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Over the sound of the television blaring, the rain beats down on the metallic tin roof. I try to concentrate on the black and white figures in front of me with the large elaborate hats and very smart suits but the wind beating against the window unsettles me.

A man wearing an expensive looking suit pulls a shot gun from his pocket and holds it against the side of a large unshaven mans head- “you rat, you killed my brot…” The screen goes blank only the reflection of the fire breaks the black screen.

I hold my breath, although pointless, and goosebumps cover my body. I grab the remote and press all the buttons but the blackness stays, mocking me. I push myself from off the ground and start descending the stairs. As my vision of the lower level grows I see that the back door is open. Sure that I shut it earlier I grab the handle shutting it with a bang and I lock it, once again, this time with the deadbolt.

As the bang echoes through the house my dog starts barking at my brothers’ bedroom. I walk carefully- as not to make a noise- towards the door. “Hey buddy, what’s in there?” I whisper to my dog as though he is going to reply. I slowly lift my hand to the door handle and twist it but before I can push I say, louder than I expected “this is how a scary movie starts.” Defeated I let go of the gold knob and step back.

I twist my body around fast, my feet taking an extra second to follow. I walk into my already lit room and look around. In the far corner is a cricket bat. I rush over to it- not even thinking about the strangeness of having a cricket bat in my room. I grab it with my left hand and throw it over my shoulder, almost knocking a painting off the wall.

Pleased that I would be protected if I was right and there was someone on the other side of the door, I grab the knob once again and this time twist and push in one motion. The door bangs against the wall and makes a solid thump.

The room smells of rain, damp yet fresh. Posters fly around, the way cars are thrown in a cyclone. The rain hitting the carpet makes a muffled sound. Amount the papers and random socks stands a lone bird unaware that he has just been sprung.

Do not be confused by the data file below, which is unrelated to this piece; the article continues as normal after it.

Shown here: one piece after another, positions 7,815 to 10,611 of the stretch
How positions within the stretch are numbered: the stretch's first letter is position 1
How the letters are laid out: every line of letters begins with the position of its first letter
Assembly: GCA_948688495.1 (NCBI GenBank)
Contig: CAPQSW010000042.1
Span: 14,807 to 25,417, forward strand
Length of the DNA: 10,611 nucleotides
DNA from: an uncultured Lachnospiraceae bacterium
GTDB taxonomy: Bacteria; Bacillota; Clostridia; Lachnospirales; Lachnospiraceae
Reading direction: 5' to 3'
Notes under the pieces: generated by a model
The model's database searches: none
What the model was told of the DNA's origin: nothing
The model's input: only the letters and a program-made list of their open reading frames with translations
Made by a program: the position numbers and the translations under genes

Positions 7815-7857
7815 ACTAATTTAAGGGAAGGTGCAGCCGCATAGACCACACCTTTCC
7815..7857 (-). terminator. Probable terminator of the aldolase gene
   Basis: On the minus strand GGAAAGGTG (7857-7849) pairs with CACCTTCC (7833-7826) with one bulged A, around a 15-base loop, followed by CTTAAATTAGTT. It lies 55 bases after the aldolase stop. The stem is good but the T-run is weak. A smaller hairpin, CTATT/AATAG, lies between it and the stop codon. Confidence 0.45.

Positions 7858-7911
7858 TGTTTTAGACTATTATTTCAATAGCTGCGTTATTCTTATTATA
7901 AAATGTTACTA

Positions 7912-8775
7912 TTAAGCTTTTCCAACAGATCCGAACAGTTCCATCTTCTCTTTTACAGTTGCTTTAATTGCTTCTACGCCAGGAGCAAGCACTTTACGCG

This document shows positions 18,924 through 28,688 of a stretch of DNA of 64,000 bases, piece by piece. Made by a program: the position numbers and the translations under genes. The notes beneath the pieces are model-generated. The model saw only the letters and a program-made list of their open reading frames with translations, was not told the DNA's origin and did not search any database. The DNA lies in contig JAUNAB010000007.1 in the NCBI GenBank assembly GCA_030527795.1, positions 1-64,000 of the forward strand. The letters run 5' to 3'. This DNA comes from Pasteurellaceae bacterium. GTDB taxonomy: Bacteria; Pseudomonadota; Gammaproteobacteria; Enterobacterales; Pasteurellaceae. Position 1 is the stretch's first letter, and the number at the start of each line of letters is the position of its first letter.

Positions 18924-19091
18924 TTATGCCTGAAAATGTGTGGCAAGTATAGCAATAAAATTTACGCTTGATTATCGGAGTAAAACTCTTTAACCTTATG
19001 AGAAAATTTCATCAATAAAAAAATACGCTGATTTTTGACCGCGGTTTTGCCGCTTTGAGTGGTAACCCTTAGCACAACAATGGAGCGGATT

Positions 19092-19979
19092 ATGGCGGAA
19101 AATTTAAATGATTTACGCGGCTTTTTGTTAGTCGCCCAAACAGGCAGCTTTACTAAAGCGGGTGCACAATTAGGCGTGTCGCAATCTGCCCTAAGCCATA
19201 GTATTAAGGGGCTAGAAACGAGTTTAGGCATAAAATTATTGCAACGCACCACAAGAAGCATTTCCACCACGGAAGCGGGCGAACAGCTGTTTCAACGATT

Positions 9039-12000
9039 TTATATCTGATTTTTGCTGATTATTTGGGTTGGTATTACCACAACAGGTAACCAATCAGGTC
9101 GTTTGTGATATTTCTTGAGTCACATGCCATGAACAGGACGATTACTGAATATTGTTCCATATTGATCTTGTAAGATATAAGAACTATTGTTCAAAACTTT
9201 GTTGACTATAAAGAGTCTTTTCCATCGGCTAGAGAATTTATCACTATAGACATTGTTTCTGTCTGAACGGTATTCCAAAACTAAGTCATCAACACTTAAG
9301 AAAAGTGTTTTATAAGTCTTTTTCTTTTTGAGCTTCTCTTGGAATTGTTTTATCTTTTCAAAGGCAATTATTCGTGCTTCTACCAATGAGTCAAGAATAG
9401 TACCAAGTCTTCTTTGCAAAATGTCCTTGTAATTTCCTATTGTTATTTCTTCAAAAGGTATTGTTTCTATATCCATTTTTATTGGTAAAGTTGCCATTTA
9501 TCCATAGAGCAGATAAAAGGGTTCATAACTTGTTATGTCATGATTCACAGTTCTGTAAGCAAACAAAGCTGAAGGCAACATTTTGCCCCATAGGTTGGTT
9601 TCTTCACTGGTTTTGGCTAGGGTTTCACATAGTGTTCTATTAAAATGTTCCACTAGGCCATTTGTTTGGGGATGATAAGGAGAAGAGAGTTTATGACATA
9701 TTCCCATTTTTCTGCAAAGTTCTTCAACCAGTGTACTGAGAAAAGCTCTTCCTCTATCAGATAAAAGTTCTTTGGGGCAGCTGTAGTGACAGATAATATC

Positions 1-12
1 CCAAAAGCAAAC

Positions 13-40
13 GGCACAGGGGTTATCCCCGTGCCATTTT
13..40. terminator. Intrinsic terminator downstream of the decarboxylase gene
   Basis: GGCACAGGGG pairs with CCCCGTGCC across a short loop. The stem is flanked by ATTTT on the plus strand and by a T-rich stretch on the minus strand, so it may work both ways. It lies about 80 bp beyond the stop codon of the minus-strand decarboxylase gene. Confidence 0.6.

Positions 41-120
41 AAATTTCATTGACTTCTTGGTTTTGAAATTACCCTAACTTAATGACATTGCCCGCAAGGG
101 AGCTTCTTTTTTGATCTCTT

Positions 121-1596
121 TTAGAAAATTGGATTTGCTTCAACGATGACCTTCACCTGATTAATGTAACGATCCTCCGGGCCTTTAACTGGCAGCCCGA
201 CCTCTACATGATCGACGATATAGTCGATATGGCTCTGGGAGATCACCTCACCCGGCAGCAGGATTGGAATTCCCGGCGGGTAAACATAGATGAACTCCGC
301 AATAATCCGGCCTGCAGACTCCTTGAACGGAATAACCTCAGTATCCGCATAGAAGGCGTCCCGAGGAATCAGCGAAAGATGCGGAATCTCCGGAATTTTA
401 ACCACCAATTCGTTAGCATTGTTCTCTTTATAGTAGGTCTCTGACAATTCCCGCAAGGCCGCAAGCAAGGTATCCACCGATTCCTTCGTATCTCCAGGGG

I immediately step out of the room shutting the door which frightens the bird who I can hear flying around inside the four enclosed walls. After thinking about what I should do I turn back to my room and turn it upside down looking for a phone. Finally I hear its familiar ringing coming from my bed. I crouch down on all fours, the carpet making a square pattern on my knees. I bend my head, bombarded by the smell of dust, and slide my arm under the bed, retrieving the black, plastic rectangle. “Hello?” I speak into it unsure. Just as the person on the other end says something that I can’t make out, I can hear the banging of the back door. “Hold on.” I say back at the person on the phone. I slip the phone in my pocket, grab the cricket bat lying on my bed and walk down the hallway.

The sound of the rain, which beats on the metallic tin roof makes the sound less defined. As I walk around the corner I see that someone is struggling to open the door from the outside. My legs turn to jelly and I can both hear and feel my heart thumping in my chest. The door opens followed by a loud swoosh and rain pouring through the opening. I shut my eyes as I push my weight through the bat clenched in both my sweaty hands. As it comes down I open my eyes. There standing in front of me holding, with one hand, the end of the cricket bat is my dad. His stunned expression made me laugh.




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